Adams vs. Jefferson: The Tumultuous Election of 1800

By John Ferling | Go to book overview

2
“An Affection That Can Never Die”
Adams and Jefferson

VICE PRESIDENT JEFFERSON did not call on President Adams when he arrived in the capital late in November 1800. Nor did Adams invite the vice president to the President's House. Once these two had been close friends. As late as 1791, in fact, Adams had spoken of a bond of fifteen years “between Us without the smallest interruption.” 1 They had worked together easily while serving in Congress, and later, while in Paris on diplomatic assignments, their friendship flowered to the point that Abigail Adams called Jefferson “the only person” with whom her husband “could associate with perfect freedom and unreserve.” 2

Jefferson had believed that Adams possessed the attributes necessary for extraordinary statesmanship, including honesty, a rare ability to persevere in the face of foreboding hostility, formidable intelligence, and remarkable disinterestedness. Adams, Jefferson added, was “profound in his vision … and accurate in his judgment, ” and his tireless energy ensured that he would get things done. 3 Jefferson saw blemishes in Adams, noting that he was vain and irritable, somewhat naive, and unduly cynical. Nevertheless, his virtues easily outweighed his faults, Jefferson had concluded in 1787. Adams was a gregarious and warmhearted soul, he said, and advised Madison that he “is so amiable, that I pronounce you will love him.” 4

At first blush it seems odd that an affinity ever existed between Adams and Jefferson, given their mismatched temperaments and disparate lifestyles.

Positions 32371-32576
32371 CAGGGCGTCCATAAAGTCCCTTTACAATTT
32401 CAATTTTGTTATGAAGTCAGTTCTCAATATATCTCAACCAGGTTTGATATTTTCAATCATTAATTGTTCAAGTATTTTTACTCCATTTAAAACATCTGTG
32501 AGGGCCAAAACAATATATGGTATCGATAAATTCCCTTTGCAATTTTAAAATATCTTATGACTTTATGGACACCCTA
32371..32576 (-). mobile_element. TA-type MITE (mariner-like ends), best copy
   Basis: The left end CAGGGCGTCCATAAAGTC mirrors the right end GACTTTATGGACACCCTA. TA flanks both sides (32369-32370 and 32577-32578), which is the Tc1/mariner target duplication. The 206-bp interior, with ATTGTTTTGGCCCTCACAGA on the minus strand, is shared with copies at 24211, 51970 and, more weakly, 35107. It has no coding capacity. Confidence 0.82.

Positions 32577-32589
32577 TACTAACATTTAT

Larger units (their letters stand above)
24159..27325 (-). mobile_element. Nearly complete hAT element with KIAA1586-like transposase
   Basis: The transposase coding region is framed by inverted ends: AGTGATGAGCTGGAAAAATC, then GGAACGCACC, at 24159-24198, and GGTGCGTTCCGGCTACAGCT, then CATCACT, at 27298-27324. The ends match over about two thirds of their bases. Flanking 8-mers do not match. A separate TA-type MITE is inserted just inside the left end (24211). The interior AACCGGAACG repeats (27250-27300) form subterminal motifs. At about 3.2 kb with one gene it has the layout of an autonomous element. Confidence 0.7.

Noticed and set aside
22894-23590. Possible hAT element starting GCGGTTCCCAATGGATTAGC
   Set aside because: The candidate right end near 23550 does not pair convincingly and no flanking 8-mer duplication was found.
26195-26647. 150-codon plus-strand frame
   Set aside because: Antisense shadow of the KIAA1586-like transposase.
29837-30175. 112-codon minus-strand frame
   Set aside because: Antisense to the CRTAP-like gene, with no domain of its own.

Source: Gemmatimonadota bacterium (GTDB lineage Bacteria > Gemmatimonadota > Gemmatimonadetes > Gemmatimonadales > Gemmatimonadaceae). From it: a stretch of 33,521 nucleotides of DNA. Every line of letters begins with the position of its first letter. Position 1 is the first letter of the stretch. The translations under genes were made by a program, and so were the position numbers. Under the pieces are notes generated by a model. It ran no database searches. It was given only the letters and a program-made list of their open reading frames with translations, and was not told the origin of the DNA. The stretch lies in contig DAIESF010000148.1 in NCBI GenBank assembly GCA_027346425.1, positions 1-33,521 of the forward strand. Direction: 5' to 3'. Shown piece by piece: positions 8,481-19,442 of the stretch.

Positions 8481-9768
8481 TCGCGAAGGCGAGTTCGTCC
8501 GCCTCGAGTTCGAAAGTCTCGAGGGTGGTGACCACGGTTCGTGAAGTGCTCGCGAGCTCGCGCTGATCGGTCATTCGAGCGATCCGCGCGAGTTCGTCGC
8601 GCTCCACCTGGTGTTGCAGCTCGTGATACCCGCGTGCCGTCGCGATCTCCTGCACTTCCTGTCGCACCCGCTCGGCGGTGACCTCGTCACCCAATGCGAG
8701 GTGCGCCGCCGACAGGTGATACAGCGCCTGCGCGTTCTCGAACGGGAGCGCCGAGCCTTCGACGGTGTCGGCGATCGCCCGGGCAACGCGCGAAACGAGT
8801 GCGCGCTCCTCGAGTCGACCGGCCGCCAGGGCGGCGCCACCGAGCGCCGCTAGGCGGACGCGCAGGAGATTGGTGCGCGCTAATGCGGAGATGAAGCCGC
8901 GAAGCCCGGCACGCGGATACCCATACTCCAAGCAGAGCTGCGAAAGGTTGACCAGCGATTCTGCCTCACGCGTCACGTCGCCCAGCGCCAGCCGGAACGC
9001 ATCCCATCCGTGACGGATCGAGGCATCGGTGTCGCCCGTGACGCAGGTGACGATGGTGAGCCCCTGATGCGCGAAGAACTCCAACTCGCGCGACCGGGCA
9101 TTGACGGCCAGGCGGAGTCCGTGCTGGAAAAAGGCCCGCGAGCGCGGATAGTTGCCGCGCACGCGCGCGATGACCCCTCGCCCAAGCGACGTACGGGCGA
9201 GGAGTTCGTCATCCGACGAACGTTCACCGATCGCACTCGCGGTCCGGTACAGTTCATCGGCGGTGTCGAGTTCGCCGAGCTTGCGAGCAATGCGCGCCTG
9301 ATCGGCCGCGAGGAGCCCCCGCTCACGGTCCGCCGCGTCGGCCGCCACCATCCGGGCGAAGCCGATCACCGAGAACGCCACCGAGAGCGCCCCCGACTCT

-18-

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Adams vs. Jefferson: The Tumultuous Election of 1800
Table of contents

Table of contents

  • Adams Vs. Jefferson *
  • Title Page *
  • Contents ix
  • Editors' Note xi
  • Illustrations and Maps xiii
  • Preface xvii
  • Adams Vs. Jefferson *
  • 1 - Election Eve, 1800 1
  • 2 - “an Affection That Can Never Die” 18
  • 3 - Creating the New National System, 1786–1792 36
  • 4 - Partisanship, 1793–1796 57
  • 5 - Jefferson and Adams on the Eve of the Battle in 1796 69
  • 6 - The First Contested Presidential Election, 1796 83
  • 7 - The Partisan Inferno, 1797–1798 99
  • 8 - Summer 1798 to Autumn 1799 113
  • 9 - Winter and Spring, 1800 126
  • 10 - The Campaign of 1800 135
  • 11 - The Election of 1800 162
  • 12 - The House Decides the Election 175
  • 13 - Jefferson's Inauguration 197
  • Epilogue - “the Revolution of 1800” 207
  • Abbreviations 217
  • Notes 221
  • Index 251
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